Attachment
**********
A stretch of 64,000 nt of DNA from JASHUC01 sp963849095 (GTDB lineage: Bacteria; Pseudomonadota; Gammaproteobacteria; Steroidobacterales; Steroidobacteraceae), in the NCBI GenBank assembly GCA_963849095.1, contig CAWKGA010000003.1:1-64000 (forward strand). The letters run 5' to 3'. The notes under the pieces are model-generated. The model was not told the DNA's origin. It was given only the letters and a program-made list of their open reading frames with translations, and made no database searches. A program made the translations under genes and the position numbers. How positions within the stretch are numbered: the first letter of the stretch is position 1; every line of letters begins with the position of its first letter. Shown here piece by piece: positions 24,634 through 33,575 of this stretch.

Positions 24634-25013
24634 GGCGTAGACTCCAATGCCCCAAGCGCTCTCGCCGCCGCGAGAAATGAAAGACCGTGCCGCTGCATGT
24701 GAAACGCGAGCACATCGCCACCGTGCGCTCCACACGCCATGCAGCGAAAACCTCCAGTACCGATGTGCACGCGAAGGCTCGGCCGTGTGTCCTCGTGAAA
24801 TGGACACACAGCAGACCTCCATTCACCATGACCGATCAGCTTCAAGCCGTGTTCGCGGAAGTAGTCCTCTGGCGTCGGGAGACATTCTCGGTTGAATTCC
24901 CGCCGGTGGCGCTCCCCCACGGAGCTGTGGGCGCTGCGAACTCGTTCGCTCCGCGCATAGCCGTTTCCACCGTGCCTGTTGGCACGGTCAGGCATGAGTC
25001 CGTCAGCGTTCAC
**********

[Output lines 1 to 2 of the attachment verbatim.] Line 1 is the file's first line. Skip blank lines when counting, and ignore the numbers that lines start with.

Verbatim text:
A stretch of 64,000 nt of DNA from JASHUC01 sp963849095 (GTDB lineage: Bacteria; Pseudomonadota; Gammaproteobacteria; Steroidobacterales; Steroidobacteraceae), in the NCBI GenBank assembly GCA_963849095.1, contig CAWKGA010000003.1:1-64000 (forward strand). The letters run 5' to 3'. The notes under the pieces are model-generated. The model was not told the DNA's origin. It was given only the letters and a program-made list of their open reading frames with translations, and made no database searches. A program made the translations under genes and the position numbers. How positions within the stretch are numbered: the first letter of the stretch is position 1; every line of letters begins with the position of its first letter. Shown here piece by piece: positions 24,634 through 33,575 of this stretch.

Positions 24634-25013